I make many pots of tea, pour out a cup, drink half of it and then forget it’s there and have a while later to start again. When I’m stuck, though, I generally take the dog for a long walk down by the river and the old mill, usually with the iPod turned up, or go take a dressage lesson, which is so mentally demanding and requires such complete focus that it clears the mind of everything, and the result is that I can see where I’ve gone wrong and why. And that breaks the deadlock.

What are you reading right now?

Russia Against Napoleon: The Battle for Europe, 1807-1814 by Dominic Lieven.

Who are some of your favorite authors and/or books?

Favorite authors: Shakespeare, John Donne, H.D., Gerard Manley Hopkins, Charles Dickens, Tom Stoppard, Leo Tolstoy, P.G. Wodehouse, Dick Francis, Dorothy L. Sayers, Dorothy Dunnett, Patrick O’Brian, Adam Zamoyski, Tom Pocock, Norman Davies, Gregor Dallas…

If you could meet any author, dead or alive, who would it be and why?

I would have to say Sir Tom Stoppard, because he manages to be fantastically, hilariously funny while at the same time playing — not just using — but literally playing with the language so that it shimmers of its own accord. He also manages with such wit to raise the most serious of questions about art, science, politics, physics, so you’re laughing even while you’re reeling with the truth of what he’s saying. And his versatility is second to none: he writes screenplays such as Shakespeare in Love or Empire of the Sun and also plays like his trilogy, The Coast of Utopia. Of course, I am totally in awe of him, so if I could just sit in a corner, cowering and hidden behind a newspaper, while he talks to someone else, that would be brilliant.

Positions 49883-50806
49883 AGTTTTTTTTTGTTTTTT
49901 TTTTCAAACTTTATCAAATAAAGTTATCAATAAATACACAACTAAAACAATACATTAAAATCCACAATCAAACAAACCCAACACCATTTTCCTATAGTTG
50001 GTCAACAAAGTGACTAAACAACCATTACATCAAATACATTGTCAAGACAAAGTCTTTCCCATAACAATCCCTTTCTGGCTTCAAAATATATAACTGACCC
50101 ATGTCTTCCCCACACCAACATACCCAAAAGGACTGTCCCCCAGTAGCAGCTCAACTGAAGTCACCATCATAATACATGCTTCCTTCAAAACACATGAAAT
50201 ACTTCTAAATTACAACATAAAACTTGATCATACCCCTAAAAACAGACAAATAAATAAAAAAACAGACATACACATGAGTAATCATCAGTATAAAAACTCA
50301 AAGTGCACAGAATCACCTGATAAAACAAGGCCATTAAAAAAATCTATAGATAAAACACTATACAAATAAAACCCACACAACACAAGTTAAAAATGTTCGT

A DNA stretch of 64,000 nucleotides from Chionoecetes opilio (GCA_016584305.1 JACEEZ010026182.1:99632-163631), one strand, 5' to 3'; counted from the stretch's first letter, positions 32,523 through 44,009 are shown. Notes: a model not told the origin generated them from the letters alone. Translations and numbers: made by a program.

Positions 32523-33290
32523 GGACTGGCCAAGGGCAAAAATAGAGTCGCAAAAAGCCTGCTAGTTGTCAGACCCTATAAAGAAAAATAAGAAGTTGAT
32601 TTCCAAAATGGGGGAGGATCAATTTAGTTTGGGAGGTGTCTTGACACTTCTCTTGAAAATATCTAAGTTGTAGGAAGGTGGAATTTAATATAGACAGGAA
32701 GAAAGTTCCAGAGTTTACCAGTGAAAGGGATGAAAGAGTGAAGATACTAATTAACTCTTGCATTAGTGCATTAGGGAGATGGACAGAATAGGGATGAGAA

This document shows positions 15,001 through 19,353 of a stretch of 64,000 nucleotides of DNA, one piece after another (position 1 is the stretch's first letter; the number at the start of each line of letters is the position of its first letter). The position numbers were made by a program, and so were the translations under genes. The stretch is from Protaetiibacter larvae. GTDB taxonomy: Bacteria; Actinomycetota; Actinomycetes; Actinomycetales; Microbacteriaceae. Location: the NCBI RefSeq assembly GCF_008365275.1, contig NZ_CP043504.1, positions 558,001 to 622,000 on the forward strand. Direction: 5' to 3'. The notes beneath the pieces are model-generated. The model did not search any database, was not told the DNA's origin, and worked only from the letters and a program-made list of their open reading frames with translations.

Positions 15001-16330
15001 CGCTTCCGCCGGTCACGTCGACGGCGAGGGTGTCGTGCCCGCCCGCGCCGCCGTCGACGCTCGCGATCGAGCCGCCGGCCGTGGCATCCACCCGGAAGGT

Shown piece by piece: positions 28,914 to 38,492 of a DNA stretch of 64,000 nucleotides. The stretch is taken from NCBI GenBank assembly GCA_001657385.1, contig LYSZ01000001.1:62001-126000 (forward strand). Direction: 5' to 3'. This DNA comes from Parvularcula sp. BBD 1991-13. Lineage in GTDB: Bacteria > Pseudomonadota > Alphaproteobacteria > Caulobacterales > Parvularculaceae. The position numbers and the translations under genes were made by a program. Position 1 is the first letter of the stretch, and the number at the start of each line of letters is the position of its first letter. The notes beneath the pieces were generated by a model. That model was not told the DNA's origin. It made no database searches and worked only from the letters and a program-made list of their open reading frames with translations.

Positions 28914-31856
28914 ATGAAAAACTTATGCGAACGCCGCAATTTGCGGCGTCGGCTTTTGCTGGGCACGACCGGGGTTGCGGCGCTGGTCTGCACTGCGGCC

Okay, here are a few “get to know you better” questions:

Please share with us a favorite memory.

My eldest brother is significantly older than I am, and on Christmas Eve, I’d be sent off to bed early. But when I was little, every year after he’d returned from the Midnight service, he would come and wake me to tell me that Father Christmas had been. And then holding me close, he’d carry me into the darkened living room, and so I had, always, that first glimpse of the tree and all the presents beneath it from the great height and comfort of his arms.

Please describe a perfect meal — including menu and those present.

There’s a tiny restaurant in Paris, a café down a side street near the hotel where we always stay, that does a divine Confit de Poulet au Citron. And quite frankly, I could eat a bucket of that Citron sauce. So, ideal meal: Confit de Poulet au Citron followed by freshly made Glace Vanille with the Beloved and the girls, who would be jabbering in their own mixture of French and English and laughing a great deal.